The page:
Have a heart - there is good news for those with a weak one.
The School of Medical Research and Technology (SMRT) of IIT Kanpur has announced the launch of Hridyantra, a challenge-based programme to develop an advanced artificial heart, also called Left Ventricular Assist Device (LVAD), for patients with end-stage heart failure.
According to an official statement, a LVAD or artificial heart is a pump used in patients with end-stage heart failure as a bridge while awaiting a heart transplant or as a destination therapy for those unable to go in for a transplant.
It is an implantable battery-operated, mechanical pump, which helps the left ventricle (main pumping chamber of the heart) pump blood to the rest of the body.
The programme has been launched in collaboration with India's leading hospitals and will be steered by a team of innovators with relevant experience selected under the mentorship of a task force comprising industry experts, the institute said in the statement.
IIT-K director Prof Abhay Karandikar said: "The programme that provides an innovative platform for enterprising problem solvers will not only enrich the health ecosystem of the country, but will also lead the way in interdisciplinary biomedical research and innovation. This is also a step towards realising the vision of an Atmanirbhar Bharat (self-reliant India) by supporting indigenous talent with critical research and development support."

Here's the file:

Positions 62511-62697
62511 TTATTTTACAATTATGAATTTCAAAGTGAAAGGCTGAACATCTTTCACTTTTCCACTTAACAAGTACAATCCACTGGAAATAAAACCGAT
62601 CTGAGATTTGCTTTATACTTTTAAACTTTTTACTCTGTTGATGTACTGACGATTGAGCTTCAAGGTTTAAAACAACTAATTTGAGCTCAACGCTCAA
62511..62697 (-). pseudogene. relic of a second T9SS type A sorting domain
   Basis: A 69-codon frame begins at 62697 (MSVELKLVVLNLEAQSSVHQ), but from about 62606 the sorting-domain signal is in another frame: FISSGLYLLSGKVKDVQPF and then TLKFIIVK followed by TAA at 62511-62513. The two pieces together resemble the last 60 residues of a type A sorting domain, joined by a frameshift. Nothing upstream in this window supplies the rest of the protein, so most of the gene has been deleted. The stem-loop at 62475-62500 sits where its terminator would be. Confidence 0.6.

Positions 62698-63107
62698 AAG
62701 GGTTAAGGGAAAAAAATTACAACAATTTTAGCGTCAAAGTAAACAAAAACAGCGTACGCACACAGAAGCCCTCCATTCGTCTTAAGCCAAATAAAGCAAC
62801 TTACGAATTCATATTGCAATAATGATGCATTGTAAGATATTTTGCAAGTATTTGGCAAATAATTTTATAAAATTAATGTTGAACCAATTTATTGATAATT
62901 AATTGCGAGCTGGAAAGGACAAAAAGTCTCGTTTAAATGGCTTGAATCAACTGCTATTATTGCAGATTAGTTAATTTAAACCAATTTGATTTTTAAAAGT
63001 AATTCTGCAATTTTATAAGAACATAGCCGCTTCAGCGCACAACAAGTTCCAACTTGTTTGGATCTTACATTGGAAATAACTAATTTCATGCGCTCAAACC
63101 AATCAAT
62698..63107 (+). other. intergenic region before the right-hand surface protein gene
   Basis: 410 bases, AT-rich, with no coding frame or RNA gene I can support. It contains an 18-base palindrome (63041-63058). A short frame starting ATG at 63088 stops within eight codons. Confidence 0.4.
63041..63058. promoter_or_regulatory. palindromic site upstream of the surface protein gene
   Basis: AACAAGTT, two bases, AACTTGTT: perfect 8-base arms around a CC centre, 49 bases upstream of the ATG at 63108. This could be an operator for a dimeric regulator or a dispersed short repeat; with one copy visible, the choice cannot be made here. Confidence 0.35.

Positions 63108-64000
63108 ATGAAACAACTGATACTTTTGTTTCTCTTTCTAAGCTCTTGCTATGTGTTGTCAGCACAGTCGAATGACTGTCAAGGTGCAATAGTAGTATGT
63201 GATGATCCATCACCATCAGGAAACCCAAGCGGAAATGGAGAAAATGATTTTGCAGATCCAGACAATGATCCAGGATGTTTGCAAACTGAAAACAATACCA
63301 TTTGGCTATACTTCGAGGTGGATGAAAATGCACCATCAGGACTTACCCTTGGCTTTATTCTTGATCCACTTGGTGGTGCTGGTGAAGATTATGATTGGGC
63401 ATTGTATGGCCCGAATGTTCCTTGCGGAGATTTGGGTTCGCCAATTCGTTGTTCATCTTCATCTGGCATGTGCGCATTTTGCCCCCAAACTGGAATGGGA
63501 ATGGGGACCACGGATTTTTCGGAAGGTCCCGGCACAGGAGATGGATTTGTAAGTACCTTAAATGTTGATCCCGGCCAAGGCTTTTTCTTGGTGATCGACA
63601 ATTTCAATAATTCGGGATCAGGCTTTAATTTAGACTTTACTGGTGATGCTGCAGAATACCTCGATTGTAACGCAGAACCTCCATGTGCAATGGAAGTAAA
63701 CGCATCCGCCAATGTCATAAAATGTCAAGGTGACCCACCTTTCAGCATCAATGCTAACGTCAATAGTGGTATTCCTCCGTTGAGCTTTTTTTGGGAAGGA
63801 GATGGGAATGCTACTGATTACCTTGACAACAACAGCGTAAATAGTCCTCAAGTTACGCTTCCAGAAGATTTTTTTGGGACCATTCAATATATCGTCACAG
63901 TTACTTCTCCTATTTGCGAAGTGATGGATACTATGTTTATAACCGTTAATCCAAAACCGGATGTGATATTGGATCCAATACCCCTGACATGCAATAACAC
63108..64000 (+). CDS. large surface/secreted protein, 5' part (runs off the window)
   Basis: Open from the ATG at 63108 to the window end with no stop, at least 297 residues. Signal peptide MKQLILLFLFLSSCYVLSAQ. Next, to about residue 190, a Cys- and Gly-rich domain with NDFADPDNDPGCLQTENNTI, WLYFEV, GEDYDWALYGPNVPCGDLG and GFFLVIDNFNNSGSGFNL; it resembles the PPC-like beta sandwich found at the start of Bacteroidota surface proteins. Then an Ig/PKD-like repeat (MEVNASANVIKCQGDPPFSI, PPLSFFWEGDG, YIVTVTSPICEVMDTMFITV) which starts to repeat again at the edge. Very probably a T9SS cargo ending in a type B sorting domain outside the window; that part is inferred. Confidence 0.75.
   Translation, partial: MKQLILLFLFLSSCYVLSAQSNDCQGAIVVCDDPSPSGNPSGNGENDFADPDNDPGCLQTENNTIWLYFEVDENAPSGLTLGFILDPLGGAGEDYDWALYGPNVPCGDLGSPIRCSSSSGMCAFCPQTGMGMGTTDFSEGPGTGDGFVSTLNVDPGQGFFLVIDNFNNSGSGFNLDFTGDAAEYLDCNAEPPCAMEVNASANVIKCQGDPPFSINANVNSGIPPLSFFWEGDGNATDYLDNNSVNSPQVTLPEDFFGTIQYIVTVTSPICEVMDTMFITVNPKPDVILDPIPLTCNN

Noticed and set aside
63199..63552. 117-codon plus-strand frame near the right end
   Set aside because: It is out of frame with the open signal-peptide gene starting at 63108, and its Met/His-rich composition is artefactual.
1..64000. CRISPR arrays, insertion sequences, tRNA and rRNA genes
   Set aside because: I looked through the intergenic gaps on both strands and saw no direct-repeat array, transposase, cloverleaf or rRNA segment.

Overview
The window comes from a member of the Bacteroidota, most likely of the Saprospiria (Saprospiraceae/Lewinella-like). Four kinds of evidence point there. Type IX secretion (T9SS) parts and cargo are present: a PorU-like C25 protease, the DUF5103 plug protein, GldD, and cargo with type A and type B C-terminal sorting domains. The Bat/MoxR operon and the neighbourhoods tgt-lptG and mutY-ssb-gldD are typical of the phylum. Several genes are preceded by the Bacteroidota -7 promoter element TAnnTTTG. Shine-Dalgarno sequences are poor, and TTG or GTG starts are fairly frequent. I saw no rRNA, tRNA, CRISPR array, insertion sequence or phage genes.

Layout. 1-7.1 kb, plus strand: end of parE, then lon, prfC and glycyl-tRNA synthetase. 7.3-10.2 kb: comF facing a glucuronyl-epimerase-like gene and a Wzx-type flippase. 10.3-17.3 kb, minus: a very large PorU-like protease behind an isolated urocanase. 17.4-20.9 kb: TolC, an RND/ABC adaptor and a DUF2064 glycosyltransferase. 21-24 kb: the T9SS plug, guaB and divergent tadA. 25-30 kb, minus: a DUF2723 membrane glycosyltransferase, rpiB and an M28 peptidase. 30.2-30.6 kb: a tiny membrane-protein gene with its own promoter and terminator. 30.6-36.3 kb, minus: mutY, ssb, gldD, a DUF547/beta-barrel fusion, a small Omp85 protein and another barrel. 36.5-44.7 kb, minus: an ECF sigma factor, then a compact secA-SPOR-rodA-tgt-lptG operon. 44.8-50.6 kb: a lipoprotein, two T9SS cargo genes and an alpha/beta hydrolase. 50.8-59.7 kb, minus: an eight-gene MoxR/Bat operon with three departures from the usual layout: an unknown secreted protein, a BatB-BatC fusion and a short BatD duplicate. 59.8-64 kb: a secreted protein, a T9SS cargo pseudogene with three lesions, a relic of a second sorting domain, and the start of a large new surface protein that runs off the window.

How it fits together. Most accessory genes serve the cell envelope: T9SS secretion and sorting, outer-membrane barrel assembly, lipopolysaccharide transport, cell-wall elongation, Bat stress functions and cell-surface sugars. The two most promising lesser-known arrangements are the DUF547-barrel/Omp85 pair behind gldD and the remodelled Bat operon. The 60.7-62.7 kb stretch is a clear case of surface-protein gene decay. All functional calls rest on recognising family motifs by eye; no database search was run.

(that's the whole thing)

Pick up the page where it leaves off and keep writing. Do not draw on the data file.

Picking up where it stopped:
Prof S Ganesh, deputy director of IIT Kanpur and in-charge of SMRT said: "The execution of this unique competition-based programme will commence with the deployment of a multi-disciplinary team of fellows who will undergo clinical immersion at Narayana Health Hospitals for understanding the clinical nuances associated with cardiac surgery. Upon its completion, the fellows will move to IIT Kanpur to begin the product development process."
The deputy director said so far LVADs have to be imported and are very expensive. The aim of the initiative is to bring down the cost through indigenous technology without compromising on the quality.
The challenge to develop India's first LVAD system will be open to basic sciences, medical and engineering graduates or graduates of any stream with relevant experience.
Selected candidates will receive a fellowship and a milestone-based ownership in the commercial entity once the LVAD is successfully commercialised and launched.
The project is seed-funded by Padma awardee Sudha Murthy and the Indian Council of Medical Research.
IIT-Kanpur has created a task force that includes engineering faculty members from IIT Kanpur, industry experts from the USA and clinical experts from Narayana Health, All India Institute of Medical Sciences-Delhi, Apollo, Fortis Healthcare, Medanta, KIMS and UN Mehta Heart Institute to train the selected fellows on developing the artificial heart.
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